For the best results, flood the soil, letting any excess moisture flow out of the container’s drainage holes. Then let the soil dry out almost completely before adding more water. Continue this cycle until summer, when the plant goes back into its dormant cycle. Depending on your environment, it’s not unusual to water once only 1-2 weeks.

Saffron Light Needs

During its growing season, saffron needs a minimum of 8 hours of direct sunlight every day. Place it near a south- or west-facing window if possible. You can even place the pot outside during the summer and move it back in during the colder months of the year if needed. Then, in the spring, when the plant goes back into its dormant cycle, you can reduce the amount of light it receives, as well as its water supply.

Getting the proper light is essential to growing a harvestable plant. If you can’t hit the 8 hours of direct light then using a grow light is a must. This can be tricky, as saffron’s growing season is during the cooler months where sunlight is often less intense.

Temperature/Humidity

Once out of its dormant stage, saffron prefers somewhat warm temperatures, though it can handle cooler temperatures if needed. Keep them in an area that is 70 degrees Fahrenheit or higher, though do not exceed 80 degrees Fahrenheit. If saffron is too warm, its growth will be accelerated, resulting in spindly, floppy foliage.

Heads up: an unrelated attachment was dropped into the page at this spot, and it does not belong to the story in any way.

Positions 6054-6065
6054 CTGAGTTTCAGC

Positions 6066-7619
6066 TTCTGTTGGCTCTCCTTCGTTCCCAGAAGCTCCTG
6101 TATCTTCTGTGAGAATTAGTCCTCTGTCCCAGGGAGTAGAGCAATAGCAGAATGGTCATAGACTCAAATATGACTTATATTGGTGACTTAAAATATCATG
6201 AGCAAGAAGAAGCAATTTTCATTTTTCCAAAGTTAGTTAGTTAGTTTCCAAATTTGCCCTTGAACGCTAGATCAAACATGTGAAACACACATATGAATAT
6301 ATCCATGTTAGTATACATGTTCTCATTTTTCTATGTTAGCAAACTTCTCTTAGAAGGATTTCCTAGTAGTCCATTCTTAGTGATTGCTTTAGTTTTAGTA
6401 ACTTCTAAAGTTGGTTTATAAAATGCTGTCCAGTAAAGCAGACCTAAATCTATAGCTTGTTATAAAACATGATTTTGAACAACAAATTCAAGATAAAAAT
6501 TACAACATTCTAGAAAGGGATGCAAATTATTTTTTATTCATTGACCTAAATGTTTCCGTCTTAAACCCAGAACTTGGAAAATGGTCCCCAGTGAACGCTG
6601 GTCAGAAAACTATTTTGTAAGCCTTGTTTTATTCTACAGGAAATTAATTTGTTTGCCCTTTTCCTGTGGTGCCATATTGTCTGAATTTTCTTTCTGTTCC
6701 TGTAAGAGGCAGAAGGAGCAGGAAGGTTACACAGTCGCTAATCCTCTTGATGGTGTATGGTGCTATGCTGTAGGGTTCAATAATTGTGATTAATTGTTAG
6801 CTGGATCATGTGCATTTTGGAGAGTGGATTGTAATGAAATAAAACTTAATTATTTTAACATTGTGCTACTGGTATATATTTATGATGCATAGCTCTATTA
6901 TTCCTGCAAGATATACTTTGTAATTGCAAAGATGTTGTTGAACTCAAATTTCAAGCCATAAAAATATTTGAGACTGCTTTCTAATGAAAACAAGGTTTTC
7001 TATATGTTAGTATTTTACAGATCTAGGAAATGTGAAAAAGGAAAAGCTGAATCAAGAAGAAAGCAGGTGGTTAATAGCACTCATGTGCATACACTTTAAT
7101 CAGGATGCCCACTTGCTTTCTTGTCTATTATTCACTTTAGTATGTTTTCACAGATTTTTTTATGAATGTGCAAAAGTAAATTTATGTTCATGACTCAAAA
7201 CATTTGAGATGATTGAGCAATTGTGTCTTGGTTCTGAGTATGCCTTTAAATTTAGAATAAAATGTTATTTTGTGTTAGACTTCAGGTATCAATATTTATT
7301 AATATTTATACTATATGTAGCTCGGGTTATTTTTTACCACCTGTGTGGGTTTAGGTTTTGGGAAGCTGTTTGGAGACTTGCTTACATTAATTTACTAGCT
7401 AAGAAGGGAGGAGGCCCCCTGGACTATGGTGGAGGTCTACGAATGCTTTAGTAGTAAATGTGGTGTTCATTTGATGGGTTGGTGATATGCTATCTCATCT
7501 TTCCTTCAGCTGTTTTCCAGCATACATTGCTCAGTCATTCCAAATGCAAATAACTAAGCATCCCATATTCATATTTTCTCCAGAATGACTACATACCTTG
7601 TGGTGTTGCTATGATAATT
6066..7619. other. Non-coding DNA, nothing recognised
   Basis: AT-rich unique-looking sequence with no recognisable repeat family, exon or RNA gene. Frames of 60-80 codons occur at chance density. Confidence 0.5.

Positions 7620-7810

Saffron doesn’t need humidity to thrive, so you don’t need to worry about misting the plant or keeping a humidifier nearby. The moisture it gets from watering the soil will be more than enough to keep this plant happy.

Outside of its growing season, saffron is extremely hardy. It can survive temperatures below 0, so can safely be moved to cooler parts of your home to save space if needed.

Fertilizer

As long as you use nutrient-rich potting soil, you likely won’t need to use fertilizer for saffron. This plant does fine without it in most cases. If you feel as though it can use some extra help, you can add fertilizer once a year, though be sure to use one with very little nitrogen. Too much of this and your saffron will end up growing more leaves and fewer flowers. A balanced blend of 10-10-10 fertilizer is a good option. Apply this at the start of the growing season in early fall.

Harvesting Saffron